Tendulkar and the burden of the 100th
Tendulkar’s ascent to his 100th hundred was probably like the last leg of a Himalayan conquest. I say “probably” because I have experienced neither, nor am I likely to, but he seemed weary and consumed by the thought – in itself an unusual occurrence.
He had started to fret a little bit, had refused to meet the media in Australia because he knew the 100th would be the focus of conversation. Like Betaal, the vampire spirit from an ancient Indian tale, the landmark clung to him and wouldn’t let go, however hard he tried to ignore its presence. Eventually it got to him and the man who has always taken great pride in playing for India was forced to play for the hundred.
Therein lies the inherent contradiction of life; you want the landmark, but if that is what you play for, you don’t get it. If you can hypnotise yourself into thinking that the landmark doesn’t exist, you get it quicker. If the 100th hadn’t been on Tendulkar’s mind – and we must take part of the blame for that – he might have got it earlier. The more he thought of it the more distant it grew and the more distant it grew, the more it began to suffocate him.
You could see that in Australia. When he batted with an end in mind, even close of play for that matter, he seemed tentative, his feet burdened. When he batted freely, he took your breath away (and that is why his insistence that he was batting well in Australia). But then suddenly the landmark, like a ghostly mirage, loomed and he was locked in at the end again.
I find this phase fascinating because it tells me that even the mightiest, the very greatest of them all, have the very insecurities that normal folks have. They fear like we do, they fret and brood and wake up in the middle of the night like we do, and they attract what they fear, like we do. They are humans too; to call them God is to wilfully suspend reality, even to mock at their perseverance.
Many years ago I asked Tendulkar what was on his mind as he walked out to bat. “I would like my mind to be blank,” he had said. He wanted his instinct to play the ball and for that he needed a fresh mind, not one clogged with thoughts. He said he thought about the conditions, the surface, the opposition, what shots would be good and what wouldn’t, but all that was well before the game started. Once it began, he had a good day if his mind was blank. I suspect, over the last eight months, the mind wasn’t blank enough, like a bit of dust in the carburettor playing havoc with a finely tuned engine.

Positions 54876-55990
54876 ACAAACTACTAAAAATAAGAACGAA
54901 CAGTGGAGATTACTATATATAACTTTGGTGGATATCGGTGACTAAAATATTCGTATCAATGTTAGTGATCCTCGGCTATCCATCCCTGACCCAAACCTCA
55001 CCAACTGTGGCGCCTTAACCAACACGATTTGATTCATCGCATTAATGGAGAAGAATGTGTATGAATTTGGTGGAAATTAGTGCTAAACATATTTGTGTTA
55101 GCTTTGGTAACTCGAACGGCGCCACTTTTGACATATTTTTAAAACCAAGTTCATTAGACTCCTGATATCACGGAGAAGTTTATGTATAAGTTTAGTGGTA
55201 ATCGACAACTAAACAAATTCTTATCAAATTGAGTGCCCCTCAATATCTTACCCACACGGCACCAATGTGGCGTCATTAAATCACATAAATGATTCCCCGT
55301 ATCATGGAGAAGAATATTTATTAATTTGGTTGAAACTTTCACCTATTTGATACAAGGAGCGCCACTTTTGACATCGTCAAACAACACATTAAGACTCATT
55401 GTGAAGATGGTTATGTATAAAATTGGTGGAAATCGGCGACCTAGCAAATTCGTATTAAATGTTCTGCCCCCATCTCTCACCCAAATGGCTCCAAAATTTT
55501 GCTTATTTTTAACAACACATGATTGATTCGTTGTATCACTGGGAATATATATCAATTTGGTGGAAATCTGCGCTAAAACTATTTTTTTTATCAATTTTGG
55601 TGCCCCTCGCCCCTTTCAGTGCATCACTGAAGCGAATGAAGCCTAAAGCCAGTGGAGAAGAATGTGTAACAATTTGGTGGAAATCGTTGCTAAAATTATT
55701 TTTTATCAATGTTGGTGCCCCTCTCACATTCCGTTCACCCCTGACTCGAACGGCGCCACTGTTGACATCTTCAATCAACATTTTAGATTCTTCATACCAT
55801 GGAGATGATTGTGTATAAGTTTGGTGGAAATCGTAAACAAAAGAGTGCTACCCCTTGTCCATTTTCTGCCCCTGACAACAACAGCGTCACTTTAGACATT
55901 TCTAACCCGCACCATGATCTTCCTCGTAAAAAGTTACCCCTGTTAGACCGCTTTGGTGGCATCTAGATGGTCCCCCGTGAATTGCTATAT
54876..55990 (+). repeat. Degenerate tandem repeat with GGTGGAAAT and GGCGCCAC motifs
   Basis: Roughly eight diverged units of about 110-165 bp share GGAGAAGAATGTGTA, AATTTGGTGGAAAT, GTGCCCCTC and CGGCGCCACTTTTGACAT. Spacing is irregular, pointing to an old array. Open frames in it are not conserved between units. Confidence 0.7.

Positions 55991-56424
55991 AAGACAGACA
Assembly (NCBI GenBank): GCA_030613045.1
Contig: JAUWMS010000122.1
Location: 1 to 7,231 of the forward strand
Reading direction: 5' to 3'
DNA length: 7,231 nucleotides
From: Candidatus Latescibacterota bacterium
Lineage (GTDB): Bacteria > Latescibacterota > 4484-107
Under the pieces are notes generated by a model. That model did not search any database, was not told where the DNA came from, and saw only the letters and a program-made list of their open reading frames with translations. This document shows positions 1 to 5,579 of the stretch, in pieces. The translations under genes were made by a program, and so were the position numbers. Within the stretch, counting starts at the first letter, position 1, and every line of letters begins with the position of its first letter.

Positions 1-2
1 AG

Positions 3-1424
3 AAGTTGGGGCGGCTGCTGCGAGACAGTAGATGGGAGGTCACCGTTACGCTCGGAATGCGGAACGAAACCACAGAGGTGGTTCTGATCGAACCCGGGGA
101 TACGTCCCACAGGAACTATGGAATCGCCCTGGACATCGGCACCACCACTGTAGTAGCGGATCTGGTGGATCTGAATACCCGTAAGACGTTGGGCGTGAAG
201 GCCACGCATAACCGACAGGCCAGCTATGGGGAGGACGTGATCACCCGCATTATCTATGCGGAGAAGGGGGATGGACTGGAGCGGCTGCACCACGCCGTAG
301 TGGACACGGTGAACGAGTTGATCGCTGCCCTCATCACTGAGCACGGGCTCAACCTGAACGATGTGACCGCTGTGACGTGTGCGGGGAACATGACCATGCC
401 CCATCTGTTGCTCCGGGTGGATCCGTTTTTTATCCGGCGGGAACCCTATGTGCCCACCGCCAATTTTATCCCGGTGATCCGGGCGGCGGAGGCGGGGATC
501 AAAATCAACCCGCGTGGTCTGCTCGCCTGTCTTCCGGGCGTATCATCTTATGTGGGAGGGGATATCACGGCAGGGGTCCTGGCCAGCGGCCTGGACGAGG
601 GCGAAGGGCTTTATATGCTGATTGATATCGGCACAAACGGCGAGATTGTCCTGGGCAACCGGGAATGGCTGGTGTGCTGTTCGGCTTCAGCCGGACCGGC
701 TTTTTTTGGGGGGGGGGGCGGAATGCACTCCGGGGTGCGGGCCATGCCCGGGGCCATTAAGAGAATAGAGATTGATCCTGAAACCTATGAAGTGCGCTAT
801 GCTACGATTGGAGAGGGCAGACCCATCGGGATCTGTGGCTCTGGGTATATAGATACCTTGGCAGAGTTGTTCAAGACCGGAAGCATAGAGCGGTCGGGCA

Just as surprising was his admission of stress, for I know he has been through much in life without making an issue of it, without offering it as an excuse. But I wonder if physical pain is sometimes the lesser burden to carry into a game than mental stress, for Tendulkar has carried pain into a match innumerable times and overcome it. A century in an Asia Cup match against Bangladesh on a slow, low surface cannot be the most difficult to score. I haven’t seen all his hundreds but have seen many achieved in more difficult conditions. In Dhaka, as indeed in every game he played since the World Cup, the greater battle was with himself, with the expectations of him, both of which he has conquered in the past; certainly the second, which he has lived with all his life.
But Tendulkar’s imprisonment and, I hope, subsequent release must force us to ask unpleasant questions of ourselves. Is India, as a nation, obsessed with the individual? Do we reward individual performances over those that might be achieved collectively? Do we therefore encourage selfishness as a society? Or is it the necessary by-product of our population and our resultant struggle to merely exist?
But now it is done. Joy at a landmark that will never again be achieved must necessarily, and sadly, be accompanied by relief. And in spite of having watched him closely for almost 25 years, I am excited by the thought of watching a liberated Tendulkar, for there are no consuming landmarks to achieve (and hopefully our ability to conceive them will stay perpetually dulled).
We could go back to the pure Tendulkar. What joy that will be!